Review: Dissension by Stacey Berg (Echo Hunter 367 #1)


Dissension by Stacey Berg // VBC ReviewDissension (Echo Hunter 367 #1)
Stacey Berg
Published: March 15, 2016 (Harper Voyager Impulse)
Purchase: Book Depository or Amazon
Review source: copy provided by publisher in exchange for an honest review

Reviewed by: Amanda

Rating (out of 5): 3.5 stars

Four hundred years ago, civilization as we know it ended, and the only thing propping up what’s left of humanity is the Church. Those left in the city rely on the Church to maintain the lives they’ve carved out of the bleak and unforgiving desert.

Echo Hunter 367 is one of many copies, created to uphold the Church’s authority. There’s no room for questions, even when she starts to see that not everything is as it should be. As she slowly uncovers the seeds of a rebellion that could destroy the foundations of the Church, she ends up in a fierce and unexpected war against an enemy she’s never trained for: doubt.

Dissension was a strange animal. It’s rare that I read a story that engages me and makes me think…yet I couldn’t connect with any of the characters. But that’s the case here. Dissension has a lot going for it. The world Stacey Berg has crafted is original, bleak and edgy and designed to keep you on your toes. The relationship Hunter has with the Patri and the Church itself is a frightening allegory for what could happen if you challenge an absolute authority. The world Hunter lives in is brutal and rigid. Doubt is not allowed, and questions, while tolerated, are best doled out in small bits so as not to draw unwanted attention.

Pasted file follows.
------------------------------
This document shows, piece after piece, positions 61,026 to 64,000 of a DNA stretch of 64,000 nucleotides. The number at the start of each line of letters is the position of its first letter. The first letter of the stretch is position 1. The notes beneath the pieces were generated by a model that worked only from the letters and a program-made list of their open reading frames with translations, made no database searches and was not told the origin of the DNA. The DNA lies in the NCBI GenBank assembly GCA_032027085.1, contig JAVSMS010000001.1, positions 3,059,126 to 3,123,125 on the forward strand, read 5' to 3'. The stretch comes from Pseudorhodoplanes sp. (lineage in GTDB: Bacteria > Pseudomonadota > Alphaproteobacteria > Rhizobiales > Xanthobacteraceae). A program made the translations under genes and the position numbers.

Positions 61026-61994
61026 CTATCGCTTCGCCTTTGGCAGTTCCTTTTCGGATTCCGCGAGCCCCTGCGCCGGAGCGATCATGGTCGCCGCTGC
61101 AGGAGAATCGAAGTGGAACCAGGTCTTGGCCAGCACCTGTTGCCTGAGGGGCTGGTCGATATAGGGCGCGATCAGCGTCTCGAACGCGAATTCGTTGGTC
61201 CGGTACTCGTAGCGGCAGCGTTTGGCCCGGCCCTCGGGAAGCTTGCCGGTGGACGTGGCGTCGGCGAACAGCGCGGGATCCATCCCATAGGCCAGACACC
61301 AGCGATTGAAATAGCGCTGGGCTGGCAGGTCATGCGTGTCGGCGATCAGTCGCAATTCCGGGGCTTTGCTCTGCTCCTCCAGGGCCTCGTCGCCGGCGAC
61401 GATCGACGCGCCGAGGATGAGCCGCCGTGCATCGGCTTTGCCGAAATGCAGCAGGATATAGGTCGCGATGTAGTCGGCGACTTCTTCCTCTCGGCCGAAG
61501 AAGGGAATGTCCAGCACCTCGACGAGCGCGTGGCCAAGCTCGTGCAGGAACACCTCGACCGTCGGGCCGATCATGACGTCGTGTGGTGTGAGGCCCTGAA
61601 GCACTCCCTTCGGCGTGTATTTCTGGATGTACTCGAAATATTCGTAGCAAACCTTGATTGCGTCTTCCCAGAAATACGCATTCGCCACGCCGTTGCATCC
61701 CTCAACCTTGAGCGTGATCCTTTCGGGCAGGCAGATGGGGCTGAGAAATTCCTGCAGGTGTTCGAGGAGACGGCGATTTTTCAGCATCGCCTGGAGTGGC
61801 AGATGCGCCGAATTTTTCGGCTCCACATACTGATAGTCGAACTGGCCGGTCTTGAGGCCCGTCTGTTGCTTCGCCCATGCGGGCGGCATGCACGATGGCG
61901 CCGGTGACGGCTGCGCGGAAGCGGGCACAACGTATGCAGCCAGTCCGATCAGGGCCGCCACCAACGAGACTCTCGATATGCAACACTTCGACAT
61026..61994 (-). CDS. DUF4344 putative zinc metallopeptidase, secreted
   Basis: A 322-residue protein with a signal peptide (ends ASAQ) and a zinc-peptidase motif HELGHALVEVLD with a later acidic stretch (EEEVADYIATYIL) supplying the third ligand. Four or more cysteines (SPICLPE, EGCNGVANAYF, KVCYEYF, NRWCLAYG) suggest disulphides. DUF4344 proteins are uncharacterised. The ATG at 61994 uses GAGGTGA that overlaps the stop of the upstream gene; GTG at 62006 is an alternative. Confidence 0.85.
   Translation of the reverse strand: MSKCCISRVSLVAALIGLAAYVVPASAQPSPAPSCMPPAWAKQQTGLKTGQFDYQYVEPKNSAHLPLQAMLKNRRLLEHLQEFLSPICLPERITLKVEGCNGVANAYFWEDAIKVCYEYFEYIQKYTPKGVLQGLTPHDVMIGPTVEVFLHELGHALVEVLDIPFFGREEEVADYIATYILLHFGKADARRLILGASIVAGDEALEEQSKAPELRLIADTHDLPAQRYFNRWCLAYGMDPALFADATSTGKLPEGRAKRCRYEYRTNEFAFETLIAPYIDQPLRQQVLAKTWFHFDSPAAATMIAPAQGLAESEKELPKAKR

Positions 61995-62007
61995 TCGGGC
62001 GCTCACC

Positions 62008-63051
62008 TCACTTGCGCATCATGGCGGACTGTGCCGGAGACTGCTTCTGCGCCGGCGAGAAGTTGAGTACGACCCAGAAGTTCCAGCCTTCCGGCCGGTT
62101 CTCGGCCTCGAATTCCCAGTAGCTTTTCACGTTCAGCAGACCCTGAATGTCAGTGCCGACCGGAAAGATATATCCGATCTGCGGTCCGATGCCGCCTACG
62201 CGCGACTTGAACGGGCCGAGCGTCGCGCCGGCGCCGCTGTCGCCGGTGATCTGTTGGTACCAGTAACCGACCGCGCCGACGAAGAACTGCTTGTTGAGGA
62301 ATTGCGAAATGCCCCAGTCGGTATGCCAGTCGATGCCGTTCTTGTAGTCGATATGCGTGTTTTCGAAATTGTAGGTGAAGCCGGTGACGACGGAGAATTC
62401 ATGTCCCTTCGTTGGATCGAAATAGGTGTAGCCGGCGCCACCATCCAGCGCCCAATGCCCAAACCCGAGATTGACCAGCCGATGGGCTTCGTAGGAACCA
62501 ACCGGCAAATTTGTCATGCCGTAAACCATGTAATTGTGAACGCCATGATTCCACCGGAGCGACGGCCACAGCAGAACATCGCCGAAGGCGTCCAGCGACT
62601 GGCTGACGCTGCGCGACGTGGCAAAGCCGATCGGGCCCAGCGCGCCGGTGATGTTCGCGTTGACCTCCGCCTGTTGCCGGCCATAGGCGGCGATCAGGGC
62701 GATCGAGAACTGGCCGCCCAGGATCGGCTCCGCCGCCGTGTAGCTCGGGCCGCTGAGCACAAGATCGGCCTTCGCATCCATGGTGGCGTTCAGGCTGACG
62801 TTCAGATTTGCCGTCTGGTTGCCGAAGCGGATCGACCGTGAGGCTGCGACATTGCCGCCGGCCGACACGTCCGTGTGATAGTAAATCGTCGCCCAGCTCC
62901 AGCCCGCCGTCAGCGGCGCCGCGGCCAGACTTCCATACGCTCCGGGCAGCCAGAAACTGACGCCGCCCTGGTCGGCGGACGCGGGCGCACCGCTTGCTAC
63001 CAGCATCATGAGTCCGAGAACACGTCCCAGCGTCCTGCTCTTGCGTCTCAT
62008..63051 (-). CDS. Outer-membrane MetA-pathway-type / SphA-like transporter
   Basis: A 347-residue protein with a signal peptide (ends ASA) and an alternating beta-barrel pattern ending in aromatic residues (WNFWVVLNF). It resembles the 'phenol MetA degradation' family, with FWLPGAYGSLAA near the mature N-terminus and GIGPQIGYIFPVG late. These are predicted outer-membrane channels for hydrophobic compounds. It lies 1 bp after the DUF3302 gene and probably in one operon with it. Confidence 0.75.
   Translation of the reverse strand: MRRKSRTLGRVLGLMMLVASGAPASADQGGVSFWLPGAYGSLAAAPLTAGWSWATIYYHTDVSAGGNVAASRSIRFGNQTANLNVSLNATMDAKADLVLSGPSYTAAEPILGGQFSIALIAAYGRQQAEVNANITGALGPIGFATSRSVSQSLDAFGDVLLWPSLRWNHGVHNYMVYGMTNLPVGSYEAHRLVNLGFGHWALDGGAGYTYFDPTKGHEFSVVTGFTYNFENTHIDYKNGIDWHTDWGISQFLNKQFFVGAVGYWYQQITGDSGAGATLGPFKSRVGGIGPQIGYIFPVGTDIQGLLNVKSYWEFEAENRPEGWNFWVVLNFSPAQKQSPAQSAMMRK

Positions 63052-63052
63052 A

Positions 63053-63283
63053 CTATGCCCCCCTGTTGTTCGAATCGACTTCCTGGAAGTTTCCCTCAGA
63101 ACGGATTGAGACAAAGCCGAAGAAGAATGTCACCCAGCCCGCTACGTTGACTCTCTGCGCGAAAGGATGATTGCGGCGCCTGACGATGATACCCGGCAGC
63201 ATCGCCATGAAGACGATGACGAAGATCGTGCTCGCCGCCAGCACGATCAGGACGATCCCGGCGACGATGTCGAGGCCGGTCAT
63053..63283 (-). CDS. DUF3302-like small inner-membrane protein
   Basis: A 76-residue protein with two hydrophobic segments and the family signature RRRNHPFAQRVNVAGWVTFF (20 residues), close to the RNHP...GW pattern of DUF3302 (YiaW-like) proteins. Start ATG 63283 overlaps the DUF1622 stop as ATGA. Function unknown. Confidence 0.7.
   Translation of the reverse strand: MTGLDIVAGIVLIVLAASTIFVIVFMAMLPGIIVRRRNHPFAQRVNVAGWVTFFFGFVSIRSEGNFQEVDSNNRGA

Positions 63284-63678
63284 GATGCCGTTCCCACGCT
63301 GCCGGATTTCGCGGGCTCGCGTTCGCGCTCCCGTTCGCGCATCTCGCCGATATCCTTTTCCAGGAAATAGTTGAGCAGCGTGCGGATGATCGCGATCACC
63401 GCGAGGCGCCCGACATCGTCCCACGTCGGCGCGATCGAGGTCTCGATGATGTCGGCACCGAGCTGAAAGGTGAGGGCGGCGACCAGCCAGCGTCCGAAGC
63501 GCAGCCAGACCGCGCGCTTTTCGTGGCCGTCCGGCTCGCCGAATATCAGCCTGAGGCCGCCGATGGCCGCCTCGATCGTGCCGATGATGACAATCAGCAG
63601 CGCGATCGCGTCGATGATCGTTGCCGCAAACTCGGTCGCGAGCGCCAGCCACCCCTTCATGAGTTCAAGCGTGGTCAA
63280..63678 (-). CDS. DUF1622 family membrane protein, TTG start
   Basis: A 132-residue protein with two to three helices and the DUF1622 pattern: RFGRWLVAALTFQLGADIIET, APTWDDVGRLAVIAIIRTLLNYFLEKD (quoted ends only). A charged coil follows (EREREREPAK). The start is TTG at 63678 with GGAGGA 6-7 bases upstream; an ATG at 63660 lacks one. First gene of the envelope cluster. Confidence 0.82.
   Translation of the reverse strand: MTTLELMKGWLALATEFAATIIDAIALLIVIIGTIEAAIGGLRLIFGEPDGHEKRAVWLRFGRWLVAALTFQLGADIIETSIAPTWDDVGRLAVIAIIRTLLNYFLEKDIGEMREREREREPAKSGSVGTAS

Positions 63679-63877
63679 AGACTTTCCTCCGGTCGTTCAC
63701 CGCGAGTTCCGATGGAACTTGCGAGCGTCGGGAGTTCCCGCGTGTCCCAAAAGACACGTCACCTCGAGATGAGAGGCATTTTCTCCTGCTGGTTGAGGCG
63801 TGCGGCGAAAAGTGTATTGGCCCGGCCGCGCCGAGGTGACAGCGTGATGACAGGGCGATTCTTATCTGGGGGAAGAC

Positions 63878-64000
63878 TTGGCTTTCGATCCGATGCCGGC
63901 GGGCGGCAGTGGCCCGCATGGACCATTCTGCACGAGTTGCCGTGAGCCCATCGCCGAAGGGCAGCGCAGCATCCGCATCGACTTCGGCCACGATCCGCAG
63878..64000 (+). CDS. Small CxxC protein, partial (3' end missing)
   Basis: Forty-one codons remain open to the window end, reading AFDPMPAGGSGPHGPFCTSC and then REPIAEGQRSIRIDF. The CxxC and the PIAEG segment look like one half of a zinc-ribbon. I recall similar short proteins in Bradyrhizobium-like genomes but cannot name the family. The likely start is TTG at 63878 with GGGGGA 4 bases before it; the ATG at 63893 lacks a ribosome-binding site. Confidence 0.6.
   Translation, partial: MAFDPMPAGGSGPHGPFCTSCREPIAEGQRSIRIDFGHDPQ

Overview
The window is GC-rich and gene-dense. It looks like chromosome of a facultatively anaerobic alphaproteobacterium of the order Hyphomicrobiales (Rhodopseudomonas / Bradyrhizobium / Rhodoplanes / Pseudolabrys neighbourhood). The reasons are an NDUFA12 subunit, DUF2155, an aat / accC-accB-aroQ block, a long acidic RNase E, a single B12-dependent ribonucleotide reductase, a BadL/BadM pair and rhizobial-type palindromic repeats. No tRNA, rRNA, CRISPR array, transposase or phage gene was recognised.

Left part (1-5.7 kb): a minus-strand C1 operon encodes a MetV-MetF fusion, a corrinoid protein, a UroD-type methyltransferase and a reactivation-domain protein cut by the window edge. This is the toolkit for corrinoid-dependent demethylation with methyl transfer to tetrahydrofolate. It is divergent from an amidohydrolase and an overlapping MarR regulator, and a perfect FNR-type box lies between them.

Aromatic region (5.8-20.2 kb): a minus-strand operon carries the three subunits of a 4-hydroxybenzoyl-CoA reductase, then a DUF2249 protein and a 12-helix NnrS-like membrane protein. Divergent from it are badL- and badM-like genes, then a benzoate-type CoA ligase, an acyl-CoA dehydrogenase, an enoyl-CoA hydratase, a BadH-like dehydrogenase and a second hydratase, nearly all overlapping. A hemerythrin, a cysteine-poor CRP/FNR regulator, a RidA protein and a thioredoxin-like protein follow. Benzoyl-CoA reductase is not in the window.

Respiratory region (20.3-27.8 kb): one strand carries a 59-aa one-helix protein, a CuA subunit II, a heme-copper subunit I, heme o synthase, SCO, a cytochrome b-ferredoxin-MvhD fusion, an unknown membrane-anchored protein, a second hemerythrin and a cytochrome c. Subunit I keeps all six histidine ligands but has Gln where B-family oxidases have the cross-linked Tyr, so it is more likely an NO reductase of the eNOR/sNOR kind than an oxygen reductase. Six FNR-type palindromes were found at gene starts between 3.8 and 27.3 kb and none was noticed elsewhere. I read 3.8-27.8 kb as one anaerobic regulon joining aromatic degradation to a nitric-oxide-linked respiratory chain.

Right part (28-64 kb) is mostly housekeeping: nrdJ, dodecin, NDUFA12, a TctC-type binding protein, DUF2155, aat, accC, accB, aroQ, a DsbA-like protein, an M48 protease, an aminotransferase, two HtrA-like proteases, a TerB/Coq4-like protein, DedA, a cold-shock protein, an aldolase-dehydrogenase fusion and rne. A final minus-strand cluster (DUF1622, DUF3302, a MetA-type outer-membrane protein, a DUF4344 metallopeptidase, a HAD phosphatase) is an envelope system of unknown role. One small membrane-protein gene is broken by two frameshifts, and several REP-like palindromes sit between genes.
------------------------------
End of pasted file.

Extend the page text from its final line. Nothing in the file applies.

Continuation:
There’s the sense that technology existed at one point, but the world collapsed and left behind crumbling ruins. What’s left is protected by the Church and powered by the Saint, a young woman biologically designed to keep the population alive, if not thriving. This is particularly and spectacularly creepy—a religious entity solely responsible for the lives of an entire city? *shudder*

For all its ingenuity, though, I couldn’t connect with any of the characters. Berg does a fine job of moving the plot along, and the pacing in the last quarter of the book was particularly intense. The story is told entirely from Hunter’s point of view, and the way she regarded the world around her was almost clinical and kind of blank. None of her heightened emotions—her confusion, her growing affection and attraction to Lia, a med living in the city—really come across. They’re just sort of there. The lack of connection to any of the characters made what could have been a four or even four and a half star book and took it down to a three and a half.

Maybe other readers won’t have the same difficulties I did. Dissension is a powerful book despite its flaws, and worth picking up.

Sexual content: none

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